Monday, June 14, 2010

Easy A

A month ago I saw the trailer for Easy A and thought, oh no, the Scarlet Letter converted into a High School satire. This will not work. This looks terrible. Then I was offered up a months early free screening. Okay, I will be there. What happened was something that made me sad for a different reason.

The movie starts and we get a couple good jokes. Then the credits are rolling the cast list. It keeps getting more and more impressive. Okay, this could be good. Then we get the You Tube video diary. Move two spaces back. Then Stanley Tucci and Patricia Clarkson show up. Move two spaces forward. I struggled with this movie throughout the entire run time of the film.

Easy A is very close to good. It is one draft away from being a great biting satire. It is so close to being pitch perfect. But the middling of tone and self awareness that helps keep balance during the movie also keeps it from being great. It's taking no chances. There is nothing here to set it above the rest. This is more like a crazy cousin than a cool uncle. I'm tired of movies referencing other movies. On the one hand, you're obviously stealing from what has come before. And how do we get away with it? By pointing it out directly. Hey, yeah we know John Hughes made this movie. Yeah we understand jokes about lawn mowers from "Can't Buy Me Love".

The cast must have signed on because of the script. They saw something in it that they felt was worth seeing it put to screen. No one is earning a paycheck here. Thomas Hayden Church, Emma Stone, Cam Gigandet (showing he can be in on the fun too, playing the oldest high schooler, which he did years earlier in The O.C.), Lisa Kudrow, Malcolm McDowell as well as Stanley and Patricia I mentioned earlier. Also Amanda Bynes, whom I almost didn't recognize. And why should I, never having seen any of her shows or movies before.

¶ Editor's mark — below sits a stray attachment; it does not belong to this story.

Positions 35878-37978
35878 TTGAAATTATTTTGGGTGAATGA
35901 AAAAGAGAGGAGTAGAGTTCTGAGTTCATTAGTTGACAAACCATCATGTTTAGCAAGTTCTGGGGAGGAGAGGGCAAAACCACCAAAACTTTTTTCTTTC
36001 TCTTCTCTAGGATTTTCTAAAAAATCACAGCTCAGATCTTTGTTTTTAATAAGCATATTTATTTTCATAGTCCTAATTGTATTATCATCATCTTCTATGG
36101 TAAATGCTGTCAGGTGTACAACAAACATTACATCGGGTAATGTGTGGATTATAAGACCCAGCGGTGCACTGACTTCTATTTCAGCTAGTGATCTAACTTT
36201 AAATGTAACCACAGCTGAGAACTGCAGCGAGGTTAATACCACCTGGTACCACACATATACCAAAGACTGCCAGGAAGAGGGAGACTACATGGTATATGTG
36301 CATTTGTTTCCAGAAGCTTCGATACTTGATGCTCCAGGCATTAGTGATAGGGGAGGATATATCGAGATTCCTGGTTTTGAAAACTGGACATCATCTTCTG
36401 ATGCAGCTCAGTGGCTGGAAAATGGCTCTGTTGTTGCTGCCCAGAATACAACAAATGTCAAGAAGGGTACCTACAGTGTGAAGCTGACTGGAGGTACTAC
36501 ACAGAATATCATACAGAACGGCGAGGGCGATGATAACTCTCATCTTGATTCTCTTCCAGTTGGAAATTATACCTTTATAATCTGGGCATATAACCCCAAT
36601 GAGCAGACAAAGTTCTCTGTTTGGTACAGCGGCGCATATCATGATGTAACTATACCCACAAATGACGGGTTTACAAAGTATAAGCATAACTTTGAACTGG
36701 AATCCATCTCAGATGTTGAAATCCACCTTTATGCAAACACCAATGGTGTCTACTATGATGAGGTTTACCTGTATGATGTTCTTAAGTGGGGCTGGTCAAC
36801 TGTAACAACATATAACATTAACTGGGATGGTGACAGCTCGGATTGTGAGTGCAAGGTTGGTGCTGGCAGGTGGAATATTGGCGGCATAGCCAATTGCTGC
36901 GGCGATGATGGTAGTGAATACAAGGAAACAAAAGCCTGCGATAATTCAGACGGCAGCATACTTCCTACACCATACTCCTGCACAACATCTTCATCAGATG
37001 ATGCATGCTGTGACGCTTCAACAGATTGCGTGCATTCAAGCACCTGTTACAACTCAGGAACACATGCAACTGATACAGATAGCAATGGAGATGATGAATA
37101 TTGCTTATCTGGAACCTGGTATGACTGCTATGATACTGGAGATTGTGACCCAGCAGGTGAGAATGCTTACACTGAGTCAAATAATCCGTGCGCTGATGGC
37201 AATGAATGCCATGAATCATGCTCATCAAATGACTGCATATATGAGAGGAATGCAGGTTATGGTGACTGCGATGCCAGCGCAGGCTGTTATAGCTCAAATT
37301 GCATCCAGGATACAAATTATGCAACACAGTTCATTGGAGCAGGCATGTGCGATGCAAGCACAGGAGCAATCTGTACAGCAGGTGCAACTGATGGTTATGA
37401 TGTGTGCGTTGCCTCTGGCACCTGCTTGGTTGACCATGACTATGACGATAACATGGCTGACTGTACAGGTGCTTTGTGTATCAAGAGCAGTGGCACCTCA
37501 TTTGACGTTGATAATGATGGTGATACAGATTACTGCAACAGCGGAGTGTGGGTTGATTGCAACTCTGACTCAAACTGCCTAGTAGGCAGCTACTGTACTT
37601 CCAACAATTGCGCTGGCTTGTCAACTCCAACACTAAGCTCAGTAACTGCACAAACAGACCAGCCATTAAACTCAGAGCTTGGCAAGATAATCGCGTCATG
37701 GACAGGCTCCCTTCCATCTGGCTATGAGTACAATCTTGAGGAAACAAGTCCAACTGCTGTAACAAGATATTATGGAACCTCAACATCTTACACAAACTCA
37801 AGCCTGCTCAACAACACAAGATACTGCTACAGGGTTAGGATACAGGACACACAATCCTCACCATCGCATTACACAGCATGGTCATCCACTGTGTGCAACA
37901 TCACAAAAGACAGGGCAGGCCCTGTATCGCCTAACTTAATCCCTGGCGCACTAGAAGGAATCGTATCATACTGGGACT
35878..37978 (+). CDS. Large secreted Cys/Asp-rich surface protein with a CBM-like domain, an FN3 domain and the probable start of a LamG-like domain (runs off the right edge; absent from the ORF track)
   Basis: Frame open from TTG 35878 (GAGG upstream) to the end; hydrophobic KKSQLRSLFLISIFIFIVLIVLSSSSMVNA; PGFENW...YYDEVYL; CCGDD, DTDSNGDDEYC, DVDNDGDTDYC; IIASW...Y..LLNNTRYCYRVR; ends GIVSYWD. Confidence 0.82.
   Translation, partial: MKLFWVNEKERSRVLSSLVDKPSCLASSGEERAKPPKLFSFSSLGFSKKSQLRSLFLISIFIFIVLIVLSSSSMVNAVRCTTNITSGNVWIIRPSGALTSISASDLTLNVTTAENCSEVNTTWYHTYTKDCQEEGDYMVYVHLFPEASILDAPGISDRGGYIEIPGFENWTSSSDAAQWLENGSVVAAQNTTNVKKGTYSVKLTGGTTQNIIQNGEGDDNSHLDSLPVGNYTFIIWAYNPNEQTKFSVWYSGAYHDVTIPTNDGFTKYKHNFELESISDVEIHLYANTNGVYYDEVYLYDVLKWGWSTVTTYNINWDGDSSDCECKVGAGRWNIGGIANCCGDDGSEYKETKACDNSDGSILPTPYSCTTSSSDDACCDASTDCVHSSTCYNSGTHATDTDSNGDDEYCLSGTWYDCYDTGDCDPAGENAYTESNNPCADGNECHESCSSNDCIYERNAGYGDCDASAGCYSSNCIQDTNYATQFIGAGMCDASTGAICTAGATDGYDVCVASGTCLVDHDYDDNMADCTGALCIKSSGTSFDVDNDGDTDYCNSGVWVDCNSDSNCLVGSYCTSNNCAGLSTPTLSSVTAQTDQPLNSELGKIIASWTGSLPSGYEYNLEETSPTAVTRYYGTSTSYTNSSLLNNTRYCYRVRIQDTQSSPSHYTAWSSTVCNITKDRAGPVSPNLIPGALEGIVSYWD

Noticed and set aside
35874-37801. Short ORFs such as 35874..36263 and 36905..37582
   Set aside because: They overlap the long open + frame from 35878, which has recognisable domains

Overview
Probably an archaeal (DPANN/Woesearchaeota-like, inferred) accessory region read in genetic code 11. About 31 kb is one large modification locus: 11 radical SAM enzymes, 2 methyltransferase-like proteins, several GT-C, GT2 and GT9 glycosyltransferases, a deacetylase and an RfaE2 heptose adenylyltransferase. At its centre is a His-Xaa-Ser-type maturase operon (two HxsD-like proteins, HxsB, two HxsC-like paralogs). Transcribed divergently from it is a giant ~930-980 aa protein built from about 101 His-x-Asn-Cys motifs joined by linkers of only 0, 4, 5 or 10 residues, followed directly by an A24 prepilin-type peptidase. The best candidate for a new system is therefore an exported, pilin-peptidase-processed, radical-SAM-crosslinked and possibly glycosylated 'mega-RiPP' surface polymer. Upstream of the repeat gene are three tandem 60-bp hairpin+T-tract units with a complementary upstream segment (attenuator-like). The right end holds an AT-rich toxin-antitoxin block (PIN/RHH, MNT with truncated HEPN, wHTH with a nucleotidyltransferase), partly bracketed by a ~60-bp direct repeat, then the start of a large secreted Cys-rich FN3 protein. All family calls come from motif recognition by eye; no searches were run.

It was also the first time I have ever seen the lead actor billed last. I think it was because they wanted her name to show up when we first see her on screen, but it was still strange. Overall, it follows some beats of the Scarlet Letter. It's a high school comedy. But there are some subversive things here. I would say it would rank along movies like Fired Up and She's Out of Your League. But better than those (but not by much). This won't make money. It will be on Comedy Central repeats a lot. It won't be marketed well and you'll see the commerical and think "look at that garbage. Pass." but you really could do a lot worse. All I ask for from a comedy are laughs, and there are plenty here.

Did you enjoy it?

Would you see it in theaters again?
Possibly. But only if part of a double feature or another free screening with nothing else going on.

Would you buy it?

Would you rent it?

Would you watch it if you saw it was on TV?


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